Wed, 03 Feb 2010 18:56:00 UTC | #438180

stanleygarden's Avatar Comment 18 by stanleygarden

Well, unsurprisingly pro-lifers are trying to use this transparently obvious piece of casuistry in hopes of winning over the sympathy of the feeble-mided. What they don’t realize - or perhaps do but decide to ignore knowing that most people are gullable and easily impressionable and therefore likely to take the bait - is that the same sophistry can be used against a pro-life position. Hitler, BTK and Osama Bin Laden could be as well concieved as products of a decision against abortion…there.

Wed, 03 Feb 2010 18:56:00 UTC | #438179

Squigit's Avatar Comment 20 by Squigit

We should hit back with an equally dihonest and disgusting add featuring a pro-life mother about to abort a fully grown and mature Hitler, but is then persuaded by either a priest/preacher to not abort OR, even worse, the Tim Tebow add.

What utter stupidity. What utter ridiculousness that people are persuaded by such non-arguments.

Wed, 03 Feb 2010 19:00:00 UTC | #438181

Cartomancer's Avatar Comment 21 by Cartomancer

There are two problems here. First, whether moral issues should be fair game for advertising, and secondly (and not mentioned in the article) the hypocrisy, double-standards and heavy-handed agenda-furthering of CBS themselves.

It has not been mentioned yet how, six years ago, CBS rejected a pro-LGBT ad from a liberal religious group - entirely on ideological lines.

http://www.pinknews.co.uk/2010/01/29/protests-over-super-bowl-ads-for-anti-gay-christian-group/

One might object that a corporation is perfectly entitled to display partisan bias in its output - newspapers show editorial bias all the time for instance. But surely there is something a little sinister about massively wealthy companies with obvious political and social agendas vying with their millions of dollars to use one-off popular spectacles as a way for their side to get a virtual monopoly on the argument?

Surely all this does is elevate the role of wealth in influencing the public debate, which cannot but be a huge step in the wrong direction?

Wed, 03 Feb 2010 19:18:00 UTC | #438186

glenister_m's Avatar Comment 22 by glenister_m

If CBS will allow anyone who can afford an ad to place one (assuming it meets acceptable guidlines), then I don't have an issue with it.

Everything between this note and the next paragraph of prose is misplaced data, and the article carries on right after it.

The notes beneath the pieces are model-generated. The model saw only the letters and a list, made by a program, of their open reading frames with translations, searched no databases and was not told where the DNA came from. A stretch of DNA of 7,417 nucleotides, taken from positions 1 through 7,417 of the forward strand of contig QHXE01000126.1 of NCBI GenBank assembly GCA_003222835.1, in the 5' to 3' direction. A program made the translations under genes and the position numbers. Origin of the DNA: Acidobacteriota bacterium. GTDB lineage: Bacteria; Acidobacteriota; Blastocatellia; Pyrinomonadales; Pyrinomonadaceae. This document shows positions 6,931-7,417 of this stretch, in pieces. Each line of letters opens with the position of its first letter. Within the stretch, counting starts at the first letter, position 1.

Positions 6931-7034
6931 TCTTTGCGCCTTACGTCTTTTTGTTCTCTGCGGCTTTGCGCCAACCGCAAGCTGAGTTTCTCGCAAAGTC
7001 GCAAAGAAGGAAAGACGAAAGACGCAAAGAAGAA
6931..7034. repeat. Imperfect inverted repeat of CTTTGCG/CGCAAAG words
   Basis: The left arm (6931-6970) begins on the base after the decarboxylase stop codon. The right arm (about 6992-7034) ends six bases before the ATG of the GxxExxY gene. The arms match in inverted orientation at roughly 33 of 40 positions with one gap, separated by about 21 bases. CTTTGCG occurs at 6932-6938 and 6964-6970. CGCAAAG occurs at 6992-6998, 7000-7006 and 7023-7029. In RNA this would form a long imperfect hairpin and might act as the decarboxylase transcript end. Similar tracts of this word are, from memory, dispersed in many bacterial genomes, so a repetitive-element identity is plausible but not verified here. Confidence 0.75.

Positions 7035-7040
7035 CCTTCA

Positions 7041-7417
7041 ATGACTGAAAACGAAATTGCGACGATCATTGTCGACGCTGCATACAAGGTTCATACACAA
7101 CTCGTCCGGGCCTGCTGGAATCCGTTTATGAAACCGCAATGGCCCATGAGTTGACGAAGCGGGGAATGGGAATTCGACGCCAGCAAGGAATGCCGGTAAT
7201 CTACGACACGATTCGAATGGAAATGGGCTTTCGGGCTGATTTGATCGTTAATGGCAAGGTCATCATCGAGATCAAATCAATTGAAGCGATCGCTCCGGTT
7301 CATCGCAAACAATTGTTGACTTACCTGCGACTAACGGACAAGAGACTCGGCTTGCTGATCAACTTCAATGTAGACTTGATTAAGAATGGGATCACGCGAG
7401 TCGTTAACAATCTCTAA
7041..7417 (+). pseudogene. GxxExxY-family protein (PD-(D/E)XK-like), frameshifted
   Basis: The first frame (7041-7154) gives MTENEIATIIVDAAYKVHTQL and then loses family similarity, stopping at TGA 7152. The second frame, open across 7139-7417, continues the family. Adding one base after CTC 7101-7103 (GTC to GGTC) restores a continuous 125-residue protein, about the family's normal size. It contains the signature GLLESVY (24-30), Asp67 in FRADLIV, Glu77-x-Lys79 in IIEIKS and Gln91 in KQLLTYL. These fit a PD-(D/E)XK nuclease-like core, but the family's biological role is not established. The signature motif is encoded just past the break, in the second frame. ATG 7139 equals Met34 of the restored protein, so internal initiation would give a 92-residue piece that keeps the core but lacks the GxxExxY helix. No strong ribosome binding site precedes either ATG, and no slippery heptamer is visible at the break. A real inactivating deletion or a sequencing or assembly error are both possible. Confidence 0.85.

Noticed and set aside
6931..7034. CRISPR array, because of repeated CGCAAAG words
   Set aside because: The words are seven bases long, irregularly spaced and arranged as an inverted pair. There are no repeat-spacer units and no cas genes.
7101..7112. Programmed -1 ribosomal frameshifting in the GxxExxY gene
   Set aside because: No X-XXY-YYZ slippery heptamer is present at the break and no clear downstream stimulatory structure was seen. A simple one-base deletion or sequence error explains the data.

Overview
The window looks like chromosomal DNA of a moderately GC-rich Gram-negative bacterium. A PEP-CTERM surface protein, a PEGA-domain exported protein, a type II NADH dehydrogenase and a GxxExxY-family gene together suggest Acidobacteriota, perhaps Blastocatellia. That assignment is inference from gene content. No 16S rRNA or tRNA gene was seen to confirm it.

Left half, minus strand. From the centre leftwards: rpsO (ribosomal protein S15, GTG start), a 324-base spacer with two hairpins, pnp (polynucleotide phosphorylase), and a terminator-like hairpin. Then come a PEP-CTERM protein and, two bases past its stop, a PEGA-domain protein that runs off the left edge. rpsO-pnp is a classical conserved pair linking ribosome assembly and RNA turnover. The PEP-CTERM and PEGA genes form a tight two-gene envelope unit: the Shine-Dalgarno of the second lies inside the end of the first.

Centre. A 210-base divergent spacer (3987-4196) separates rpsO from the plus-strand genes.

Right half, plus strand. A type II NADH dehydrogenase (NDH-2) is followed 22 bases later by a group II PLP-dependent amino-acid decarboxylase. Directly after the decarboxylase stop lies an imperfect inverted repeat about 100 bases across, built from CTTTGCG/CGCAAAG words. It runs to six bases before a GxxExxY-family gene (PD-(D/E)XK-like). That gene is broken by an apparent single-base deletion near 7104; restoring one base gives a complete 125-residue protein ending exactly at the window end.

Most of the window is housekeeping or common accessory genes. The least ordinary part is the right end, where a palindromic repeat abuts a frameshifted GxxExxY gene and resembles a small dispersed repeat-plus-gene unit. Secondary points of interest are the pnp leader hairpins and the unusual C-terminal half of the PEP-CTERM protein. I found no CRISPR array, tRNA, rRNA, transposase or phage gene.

However we had a problem with television ads in British Columbia a few years back. MacMillan Blodel, the main (clearcut) logging company was running some 'Forests Forever' ads on tv claiming that they were using sustainable practices. Several environmental groups tried to run ads to counter MacBlo's campaign, essentially saying that MacBlo was lying, but all were denied by the network for vague reasons (probably one of which was that MacBlo employed a lot of people and the networks didn't want to make waves).

In essence, just because you can afford a tv spot, doesn't mean that they will air it, and you don't have much in the way of legal recourse if they won't.

Wed, 03 Feb 2010 19:23:00 UTC | #438188

Diocletian's Avatar Comment 23 by Diocletian

This is not as much a 'free speech' issue, because FOF is paying $83,000 per second to run this ad. CBS can reject ads as well, such as the PETA ad with the women making sexual gestures with vegetables... Not to defend CBS, but they do have stock holders and they are responsible for making a profit. For better or worse, we live with the issues surrounding a 'free-market' (please let's get NOT get off course on what is a 'free-market' economy). Free speech allows for individuals to express their views, which is why the KKK still hold rallies, Holocaust deniers continue to ramble on incoherently, and preachers will promise heavenly rewards. We have a right to share our ignorance with anyone who will listen.

However, publishers do not have to publish books, newspapers aren’t required to print opinion pieces, and media corporations are within their right to lean toward their political views.... We, as the consumer, have the right buy their services or not.